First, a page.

Winter Wonderland Manchester

In an attempt to do something a little different after Christmas, while avoiding the various named storms, we headed off to the Winter Wonderland Manchester, at the Event City complex, just next to the Trafford Centre.



This is something that Leeds doesn’t have and so we gave it a go. We didn’t know what to expect, but it turned out to be a really good find.

As Winter Wonderland Manchester is next to the Trafford Centre, parking is free. However, traffic can be problematic due to the Christmas shoppers (even after Christmas!).  As we ordered our tickets online, we picked up our tickets at the entrance quickly and easily and we made our way in, still none-the-wiser of what we were going to see.

As we went through the entrance, we saw it….an exhibition hall full of fairground rides, attractions, shows, food – EVERYTHING!!

Included in the price of the ticket are all the rides and shows for a 4 hour session. The only things that you have to pay for is food, coin operated games (very few of those!) and games where you win a prize (such as hook a duck)

As you get 4 hours, it is advisable to do a couple of things:

  • Get there on time.
  • Eat well beforehand so you don’t “waste” time eating.
  • Wear sensible footwear and don’t layer up as it gets very warm.

The rides

As I went to Winter Wonderland Manchester on my own with Heidi, we concentrated on the children’s rides and there were plenty.  There were at least:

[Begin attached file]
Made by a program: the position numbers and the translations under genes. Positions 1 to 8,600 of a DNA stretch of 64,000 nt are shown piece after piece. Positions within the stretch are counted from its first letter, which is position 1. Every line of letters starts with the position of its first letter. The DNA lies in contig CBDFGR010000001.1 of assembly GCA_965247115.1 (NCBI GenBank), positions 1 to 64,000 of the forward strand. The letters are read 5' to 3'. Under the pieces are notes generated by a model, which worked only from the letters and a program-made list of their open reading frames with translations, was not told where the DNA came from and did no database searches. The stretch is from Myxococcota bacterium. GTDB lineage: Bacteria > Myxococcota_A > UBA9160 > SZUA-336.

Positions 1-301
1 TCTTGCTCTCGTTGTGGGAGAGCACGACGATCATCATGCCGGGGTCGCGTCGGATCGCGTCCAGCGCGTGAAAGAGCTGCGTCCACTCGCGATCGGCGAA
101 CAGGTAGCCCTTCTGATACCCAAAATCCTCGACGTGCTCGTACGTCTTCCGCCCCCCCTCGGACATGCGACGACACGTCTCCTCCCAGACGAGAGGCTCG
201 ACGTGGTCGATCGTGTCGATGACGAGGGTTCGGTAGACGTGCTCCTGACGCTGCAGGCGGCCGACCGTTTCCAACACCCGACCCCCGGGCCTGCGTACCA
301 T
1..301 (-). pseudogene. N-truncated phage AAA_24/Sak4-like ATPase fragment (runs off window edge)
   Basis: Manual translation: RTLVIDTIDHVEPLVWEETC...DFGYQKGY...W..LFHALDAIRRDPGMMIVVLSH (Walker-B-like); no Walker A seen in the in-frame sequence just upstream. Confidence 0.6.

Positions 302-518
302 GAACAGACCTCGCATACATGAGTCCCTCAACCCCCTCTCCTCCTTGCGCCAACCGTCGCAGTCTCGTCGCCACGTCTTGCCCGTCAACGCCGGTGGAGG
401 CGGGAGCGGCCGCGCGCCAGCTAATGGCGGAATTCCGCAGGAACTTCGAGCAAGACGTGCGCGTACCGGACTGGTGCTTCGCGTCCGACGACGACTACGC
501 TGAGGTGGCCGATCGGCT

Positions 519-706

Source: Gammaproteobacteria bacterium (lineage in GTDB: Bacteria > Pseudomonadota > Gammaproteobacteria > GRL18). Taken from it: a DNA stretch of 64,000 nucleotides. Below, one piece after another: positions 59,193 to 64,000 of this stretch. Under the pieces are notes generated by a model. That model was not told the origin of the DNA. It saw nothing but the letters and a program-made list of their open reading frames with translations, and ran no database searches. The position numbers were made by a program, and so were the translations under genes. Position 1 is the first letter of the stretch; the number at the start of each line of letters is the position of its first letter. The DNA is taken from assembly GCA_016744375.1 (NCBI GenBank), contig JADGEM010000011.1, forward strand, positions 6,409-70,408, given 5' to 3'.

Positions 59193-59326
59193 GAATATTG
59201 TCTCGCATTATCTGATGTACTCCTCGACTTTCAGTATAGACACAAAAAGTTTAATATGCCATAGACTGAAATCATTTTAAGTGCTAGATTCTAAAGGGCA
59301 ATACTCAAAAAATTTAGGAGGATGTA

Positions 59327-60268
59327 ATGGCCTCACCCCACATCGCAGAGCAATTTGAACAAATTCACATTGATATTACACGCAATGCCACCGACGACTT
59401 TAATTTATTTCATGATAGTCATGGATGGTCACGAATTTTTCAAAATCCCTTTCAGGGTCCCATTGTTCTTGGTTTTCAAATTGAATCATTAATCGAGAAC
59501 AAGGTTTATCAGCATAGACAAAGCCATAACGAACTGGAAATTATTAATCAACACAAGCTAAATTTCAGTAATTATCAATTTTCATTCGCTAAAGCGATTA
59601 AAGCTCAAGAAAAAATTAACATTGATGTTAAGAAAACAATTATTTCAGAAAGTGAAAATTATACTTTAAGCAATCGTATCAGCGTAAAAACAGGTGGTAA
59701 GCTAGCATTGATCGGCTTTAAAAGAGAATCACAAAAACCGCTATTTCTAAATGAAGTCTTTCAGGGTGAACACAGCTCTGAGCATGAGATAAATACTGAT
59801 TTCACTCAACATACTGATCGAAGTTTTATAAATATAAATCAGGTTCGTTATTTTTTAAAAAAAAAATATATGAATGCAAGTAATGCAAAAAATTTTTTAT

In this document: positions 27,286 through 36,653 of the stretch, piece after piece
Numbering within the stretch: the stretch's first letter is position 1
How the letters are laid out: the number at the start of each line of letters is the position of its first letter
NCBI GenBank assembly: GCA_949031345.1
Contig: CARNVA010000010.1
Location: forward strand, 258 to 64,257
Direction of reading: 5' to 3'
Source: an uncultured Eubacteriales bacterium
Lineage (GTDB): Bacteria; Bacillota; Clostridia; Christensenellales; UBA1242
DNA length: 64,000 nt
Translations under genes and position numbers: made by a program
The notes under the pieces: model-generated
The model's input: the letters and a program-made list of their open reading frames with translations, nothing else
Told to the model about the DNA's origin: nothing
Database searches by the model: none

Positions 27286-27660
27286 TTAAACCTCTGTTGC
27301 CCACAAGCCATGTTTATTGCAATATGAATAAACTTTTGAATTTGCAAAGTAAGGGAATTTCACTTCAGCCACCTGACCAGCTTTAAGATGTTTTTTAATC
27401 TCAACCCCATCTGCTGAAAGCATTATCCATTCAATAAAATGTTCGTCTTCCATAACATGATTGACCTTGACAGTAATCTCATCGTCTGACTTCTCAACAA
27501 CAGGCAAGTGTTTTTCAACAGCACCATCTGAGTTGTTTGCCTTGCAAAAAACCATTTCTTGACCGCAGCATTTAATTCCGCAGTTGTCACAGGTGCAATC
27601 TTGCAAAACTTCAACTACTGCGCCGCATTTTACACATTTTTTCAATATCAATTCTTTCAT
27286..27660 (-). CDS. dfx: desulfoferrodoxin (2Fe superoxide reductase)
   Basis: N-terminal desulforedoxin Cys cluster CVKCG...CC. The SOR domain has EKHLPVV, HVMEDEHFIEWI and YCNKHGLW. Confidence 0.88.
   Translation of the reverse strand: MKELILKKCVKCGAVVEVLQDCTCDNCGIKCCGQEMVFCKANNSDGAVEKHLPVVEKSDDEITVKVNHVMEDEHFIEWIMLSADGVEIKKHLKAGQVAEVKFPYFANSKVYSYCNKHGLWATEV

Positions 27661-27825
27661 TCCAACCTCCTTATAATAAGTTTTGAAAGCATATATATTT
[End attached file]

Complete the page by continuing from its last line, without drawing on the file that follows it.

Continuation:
• 3 roundabouts
  • 2 teacups,
  • a children’s rollercoaster
  • a ghost train,
  • 3 bouncy castles,
  • a beautiful Dumbo ride,
  • dodgems,
  • a fun house
  • and a few more – literally every ride that you have seen at the fairground is there.


About half of the children’s rides were just for children, which was good if they want to have some independence. However, not so good if they get scared easily or are a bit clingy. If your child doesn’t like fairground rides, it is safe to say that this won’t be for you.

With Heidi being 2 1/2 years old, I wondered how she would get on, on her own. But she was fine. Not many of the children’s rides had a height limit on, which was good as there is nothing worse than a disappointed child!!  I wouldn’t have wanted to take a child under 2 as they probably wouldn’t like the rides and be stable enough to go on them on their own. However, 2+ years of age is fine. We must have gone on at least 15 rides, so it was definitely value for money for us.

The shows

Aside from the rides, there are also shows, which we didn’t see. They included Sooty, a Frozen show (both including Meet and Greet) a magic show as well as a circus show. The shows were well attended and so if you wanted to see them, get a seat early. One of the good things was that there was enough space at the front for the children to sit on their own.